Unless a solicitation for a fixed-price contract provides that the agency can conduct a price realism analysis, it can’t. Even so, agencies sometimes perform this analysis without alerting prospective offerors of the possibility.
If they do, however, the ground is fertile for a protest.
An agency was justified in canceling a small business set-aside solicitation–and reissuing the solicitation on an unrestricted basis–where the agency determined that the prices offered by small businesses were too high.
In a recent bid protest decision, the GAO confirmed that while the FAR’s “rule of two” set-aside requirement provides a powerful and important preference for small businesses, it doesn’t require an agency to pay more than fair market value for products or services.
An agency did not act improperly by allowing for oral final proposal revisions, rather than permitting offerors to submit written FPRs following discussions.
In a recent bid protest decision, the GAO held that–at least in the context of a task order awarded under FAR 16.505–an agency could validly accept oral revisions to offerors’ proposals.
An agency acted improperly by inviting the ultimate contract awardee to revise its pricing, but not affording that same opportunity to a competitor–even though the awardee didn’t amend its pricing in response to the agency’s invitation.
According to a recent GAO bid protest decision, merely providing the awardee the opportunity to amend its pricing was erroneous, regardless of whether the awardee took advantage of that opportunity.
An agency ordinarily is not required to perform calculations to determine whether an offeror’s proposal complies with a solicitation’s requirements, according to the GAO.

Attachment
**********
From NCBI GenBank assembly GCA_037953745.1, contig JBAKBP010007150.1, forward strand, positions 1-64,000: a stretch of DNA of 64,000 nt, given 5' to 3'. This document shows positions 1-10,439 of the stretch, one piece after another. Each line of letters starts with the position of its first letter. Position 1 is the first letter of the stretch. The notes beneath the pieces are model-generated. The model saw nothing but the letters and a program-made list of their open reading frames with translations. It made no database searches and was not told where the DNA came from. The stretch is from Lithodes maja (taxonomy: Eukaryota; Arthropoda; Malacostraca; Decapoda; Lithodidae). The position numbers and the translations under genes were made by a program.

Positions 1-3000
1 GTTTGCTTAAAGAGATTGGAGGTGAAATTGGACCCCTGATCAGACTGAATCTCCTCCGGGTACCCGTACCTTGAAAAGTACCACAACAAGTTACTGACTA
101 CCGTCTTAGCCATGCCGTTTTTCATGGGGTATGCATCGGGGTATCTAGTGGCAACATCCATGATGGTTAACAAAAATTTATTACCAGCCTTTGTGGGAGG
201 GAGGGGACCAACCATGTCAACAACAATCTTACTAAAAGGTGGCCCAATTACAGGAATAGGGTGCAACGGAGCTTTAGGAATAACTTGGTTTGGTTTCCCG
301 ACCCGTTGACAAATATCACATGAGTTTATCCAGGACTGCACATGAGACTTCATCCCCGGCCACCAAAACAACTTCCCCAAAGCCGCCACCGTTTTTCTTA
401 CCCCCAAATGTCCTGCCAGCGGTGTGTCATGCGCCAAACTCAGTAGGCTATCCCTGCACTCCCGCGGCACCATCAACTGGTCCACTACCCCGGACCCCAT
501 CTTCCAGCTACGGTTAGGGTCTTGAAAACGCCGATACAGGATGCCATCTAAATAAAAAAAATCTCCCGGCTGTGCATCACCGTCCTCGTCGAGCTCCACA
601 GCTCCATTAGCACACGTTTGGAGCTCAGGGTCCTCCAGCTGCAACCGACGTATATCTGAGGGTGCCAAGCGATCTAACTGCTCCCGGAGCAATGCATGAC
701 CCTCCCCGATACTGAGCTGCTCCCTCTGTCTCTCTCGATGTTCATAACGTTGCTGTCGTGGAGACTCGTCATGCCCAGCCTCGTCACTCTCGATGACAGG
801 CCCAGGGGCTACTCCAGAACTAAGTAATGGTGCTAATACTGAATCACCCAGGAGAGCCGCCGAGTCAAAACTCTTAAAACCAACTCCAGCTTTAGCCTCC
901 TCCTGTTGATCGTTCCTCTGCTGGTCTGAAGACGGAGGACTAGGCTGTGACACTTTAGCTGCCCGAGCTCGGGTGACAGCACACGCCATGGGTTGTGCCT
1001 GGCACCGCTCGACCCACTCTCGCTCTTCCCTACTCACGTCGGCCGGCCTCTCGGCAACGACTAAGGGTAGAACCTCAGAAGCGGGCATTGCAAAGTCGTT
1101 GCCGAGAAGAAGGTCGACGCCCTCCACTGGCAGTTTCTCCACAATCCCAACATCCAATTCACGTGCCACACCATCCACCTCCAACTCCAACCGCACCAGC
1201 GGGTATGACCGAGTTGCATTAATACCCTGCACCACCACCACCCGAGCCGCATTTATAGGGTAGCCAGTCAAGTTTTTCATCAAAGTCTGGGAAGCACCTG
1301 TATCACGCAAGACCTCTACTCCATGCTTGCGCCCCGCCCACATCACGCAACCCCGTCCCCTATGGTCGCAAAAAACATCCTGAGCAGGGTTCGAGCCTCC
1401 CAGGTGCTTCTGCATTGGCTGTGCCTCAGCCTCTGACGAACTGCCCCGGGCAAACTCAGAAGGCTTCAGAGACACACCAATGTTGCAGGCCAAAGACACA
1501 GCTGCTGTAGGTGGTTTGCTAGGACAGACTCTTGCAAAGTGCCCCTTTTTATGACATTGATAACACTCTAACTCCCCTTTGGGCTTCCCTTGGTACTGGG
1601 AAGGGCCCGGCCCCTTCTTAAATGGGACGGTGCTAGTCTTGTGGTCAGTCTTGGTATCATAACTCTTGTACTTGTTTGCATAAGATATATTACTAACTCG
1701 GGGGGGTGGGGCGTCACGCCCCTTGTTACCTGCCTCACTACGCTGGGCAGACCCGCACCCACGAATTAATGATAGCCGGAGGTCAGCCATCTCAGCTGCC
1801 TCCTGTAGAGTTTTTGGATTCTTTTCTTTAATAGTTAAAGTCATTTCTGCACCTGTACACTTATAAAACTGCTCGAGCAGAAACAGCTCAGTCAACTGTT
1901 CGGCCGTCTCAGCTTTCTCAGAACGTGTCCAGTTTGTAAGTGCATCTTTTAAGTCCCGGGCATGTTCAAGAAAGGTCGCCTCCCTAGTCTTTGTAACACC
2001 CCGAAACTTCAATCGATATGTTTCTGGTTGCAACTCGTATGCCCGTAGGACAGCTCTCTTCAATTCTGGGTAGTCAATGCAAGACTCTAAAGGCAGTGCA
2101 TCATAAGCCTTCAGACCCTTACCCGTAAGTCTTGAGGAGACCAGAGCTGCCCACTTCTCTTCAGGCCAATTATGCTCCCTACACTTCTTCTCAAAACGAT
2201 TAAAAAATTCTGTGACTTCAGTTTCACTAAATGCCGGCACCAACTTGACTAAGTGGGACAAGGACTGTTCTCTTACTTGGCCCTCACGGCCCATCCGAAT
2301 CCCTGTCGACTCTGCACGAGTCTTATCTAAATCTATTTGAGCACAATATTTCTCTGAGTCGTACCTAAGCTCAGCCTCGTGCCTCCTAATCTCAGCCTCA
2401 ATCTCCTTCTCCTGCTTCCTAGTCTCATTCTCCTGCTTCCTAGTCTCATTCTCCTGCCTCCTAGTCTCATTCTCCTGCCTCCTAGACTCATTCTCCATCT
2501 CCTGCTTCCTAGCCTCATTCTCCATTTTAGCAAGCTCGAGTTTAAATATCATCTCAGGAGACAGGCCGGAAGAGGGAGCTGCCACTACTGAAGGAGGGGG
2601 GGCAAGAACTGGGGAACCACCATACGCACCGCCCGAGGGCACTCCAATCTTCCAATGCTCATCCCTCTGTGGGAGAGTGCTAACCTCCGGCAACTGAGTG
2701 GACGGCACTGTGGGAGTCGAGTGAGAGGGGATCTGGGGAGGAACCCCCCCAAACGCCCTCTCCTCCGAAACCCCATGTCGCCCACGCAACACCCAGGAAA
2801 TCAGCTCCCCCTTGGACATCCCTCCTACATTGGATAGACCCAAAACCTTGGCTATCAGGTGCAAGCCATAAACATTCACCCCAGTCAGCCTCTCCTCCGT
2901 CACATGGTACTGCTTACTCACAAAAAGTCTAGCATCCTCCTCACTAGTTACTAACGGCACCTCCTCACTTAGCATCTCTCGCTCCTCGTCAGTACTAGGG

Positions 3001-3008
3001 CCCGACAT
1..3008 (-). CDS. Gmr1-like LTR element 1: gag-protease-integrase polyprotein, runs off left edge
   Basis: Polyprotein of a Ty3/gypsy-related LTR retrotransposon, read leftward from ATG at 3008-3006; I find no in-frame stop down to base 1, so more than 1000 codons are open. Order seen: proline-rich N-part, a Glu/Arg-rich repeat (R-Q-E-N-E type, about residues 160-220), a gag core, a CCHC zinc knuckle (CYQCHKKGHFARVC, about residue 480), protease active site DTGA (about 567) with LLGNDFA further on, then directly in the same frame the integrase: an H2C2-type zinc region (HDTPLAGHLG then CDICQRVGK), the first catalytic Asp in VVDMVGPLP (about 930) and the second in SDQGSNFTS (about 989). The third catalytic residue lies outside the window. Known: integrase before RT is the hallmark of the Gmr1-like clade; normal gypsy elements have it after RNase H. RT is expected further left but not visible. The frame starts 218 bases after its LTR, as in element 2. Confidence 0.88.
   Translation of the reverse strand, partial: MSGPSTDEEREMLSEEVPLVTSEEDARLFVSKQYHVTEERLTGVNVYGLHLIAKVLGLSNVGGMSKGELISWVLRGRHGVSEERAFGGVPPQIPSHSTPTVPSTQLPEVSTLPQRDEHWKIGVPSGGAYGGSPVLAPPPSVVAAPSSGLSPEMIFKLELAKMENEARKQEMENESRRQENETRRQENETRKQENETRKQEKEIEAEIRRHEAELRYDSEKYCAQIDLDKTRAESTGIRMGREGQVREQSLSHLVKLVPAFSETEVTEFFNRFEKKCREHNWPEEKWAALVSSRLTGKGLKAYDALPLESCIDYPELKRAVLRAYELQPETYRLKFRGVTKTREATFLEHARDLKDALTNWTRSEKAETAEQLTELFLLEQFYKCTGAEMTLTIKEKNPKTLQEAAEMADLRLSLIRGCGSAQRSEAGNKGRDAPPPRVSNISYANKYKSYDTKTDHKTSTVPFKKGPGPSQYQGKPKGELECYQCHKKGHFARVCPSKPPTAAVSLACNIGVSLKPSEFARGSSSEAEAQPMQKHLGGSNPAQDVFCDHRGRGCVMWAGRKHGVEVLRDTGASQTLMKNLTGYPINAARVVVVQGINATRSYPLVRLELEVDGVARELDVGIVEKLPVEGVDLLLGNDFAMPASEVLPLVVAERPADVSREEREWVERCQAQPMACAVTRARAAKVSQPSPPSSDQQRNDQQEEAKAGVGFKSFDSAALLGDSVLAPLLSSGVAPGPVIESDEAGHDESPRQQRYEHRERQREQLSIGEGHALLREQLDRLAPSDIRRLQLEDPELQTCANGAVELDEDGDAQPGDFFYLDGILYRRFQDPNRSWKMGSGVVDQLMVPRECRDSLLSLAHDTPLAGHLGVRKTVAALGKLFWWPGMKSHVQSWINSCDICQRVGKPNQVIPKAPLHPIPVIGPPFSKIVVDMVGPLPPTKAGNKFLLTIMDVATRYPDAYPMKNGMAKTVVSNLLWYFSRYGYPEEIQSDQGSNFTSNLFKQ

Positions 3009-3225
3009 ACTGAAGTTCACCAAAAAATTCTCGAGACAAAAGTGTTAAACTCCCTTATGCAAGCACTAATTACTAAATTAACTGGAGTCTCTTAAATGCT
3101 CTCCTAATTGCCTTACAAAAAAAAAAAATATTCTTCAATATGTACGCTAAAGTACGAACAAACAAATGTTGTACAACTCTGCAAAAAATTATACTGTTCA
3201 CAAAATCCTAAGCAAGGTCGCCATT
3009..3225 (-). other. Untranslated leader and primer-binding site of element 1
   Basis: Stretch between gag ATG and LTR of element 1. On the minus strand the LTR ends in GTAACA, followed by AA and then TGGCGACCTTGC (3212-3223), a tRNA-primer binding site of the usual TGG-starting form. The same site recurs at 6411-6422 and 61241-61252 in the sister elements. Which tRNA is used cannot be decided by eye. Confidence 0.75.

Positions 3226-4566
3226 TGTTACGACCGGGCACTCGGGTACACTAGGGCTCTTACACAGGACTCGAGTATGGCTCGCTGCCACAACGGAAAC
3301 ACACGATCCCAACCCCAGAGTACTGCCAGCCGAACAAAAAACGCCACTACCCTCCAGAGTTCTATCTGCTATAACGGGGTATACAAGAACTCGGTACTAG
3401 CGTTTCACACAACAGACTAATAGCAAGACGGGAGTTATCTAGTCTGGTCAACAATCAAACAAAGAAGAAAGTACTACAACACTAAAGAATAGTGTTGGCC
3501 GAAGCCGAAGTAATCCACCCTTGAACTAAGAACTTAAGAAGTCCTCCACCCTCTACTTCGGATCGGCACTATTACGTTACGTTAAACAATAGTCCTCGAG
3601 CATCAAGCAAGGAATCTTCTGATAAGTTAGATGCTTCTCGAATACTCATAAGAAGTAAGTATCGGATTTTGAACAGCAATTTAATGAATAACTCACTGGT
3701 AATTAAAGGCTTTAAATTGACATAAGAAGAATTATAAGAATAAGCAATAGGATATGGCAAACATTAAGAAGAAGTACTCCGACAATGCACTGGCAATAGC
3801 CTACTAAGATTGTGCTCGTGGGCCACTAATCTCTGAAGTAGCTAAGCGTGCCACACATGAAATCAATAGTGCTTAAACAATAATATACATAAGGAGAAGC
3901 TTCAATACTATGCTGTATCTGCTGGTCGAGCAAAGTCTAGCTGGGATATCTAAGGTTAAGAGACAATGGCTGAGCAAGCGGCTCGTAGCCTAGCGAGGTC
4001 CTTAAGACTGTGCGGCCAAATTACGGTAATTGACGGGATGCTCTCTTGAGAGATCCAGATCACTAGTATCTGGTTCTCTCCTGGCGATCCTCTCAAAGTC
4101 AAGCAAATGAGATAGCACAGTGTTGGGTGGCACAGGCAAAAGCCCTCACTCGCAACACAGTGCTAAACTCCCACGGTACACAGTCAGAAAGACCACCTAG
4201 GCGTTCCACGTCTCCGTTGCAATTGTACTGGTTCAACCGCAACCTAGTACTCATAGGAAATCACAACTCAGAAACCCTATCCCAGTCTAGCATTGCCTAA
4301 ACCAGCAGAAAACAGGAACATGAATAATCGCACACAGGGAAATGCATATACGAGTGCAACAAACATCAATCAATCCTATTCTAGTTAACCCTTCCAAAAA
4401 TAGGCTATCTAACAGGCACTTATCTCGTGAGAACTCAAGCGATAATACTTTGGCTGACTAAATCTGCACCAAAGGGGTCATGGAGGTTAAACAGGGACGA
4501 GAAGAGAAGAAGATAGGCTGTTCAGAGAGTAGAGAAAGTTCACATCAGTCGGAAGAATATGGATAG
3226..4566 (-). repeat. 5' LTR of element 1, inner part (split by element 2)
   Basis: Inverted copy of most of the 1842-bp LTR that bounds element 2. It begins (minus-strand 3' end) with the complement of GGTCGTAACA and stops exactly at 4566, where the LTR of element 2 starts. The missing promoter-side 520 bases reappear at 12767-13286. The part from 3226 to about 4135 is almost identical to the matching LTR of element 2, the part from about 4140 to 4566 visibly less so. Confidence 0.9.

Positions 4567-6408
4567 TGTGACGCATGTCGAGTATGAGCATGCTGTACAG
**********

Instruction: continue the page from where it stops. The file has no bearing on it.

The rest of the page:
In a recent bid protest decision, the GAO rejected the protester’s argument that, in determining whether the proposal satisfied certain requirements, the agency should have used the information in the proposal to perform certain calculations. Continue reading
An agency was not required to inform an offeror that its proposed base year labor hours were too high, even though the offeror proposed more than twice as many labor hours as the awardee.
In a recent bid protest decision, the GAO held that a procuring agency did not act improperly by failing to raise the protester’s high labor hours in discussions, because the protester’s labor hours, while much higher than the awardee’s, were not deemed unacceptably high under the RFQ’s lowest-price, technically acceptable evaluation scheme.
A procuring agency is not required to re-open discussions to address a weakness first presented in an offeror’s revised proposal.
In a recent bid protest decision, the GAO held that an offeror was not entitled to an additional round of discussions when an agency assigned the offeror a significant weakness for an item first included in the offeror’s revised proposal.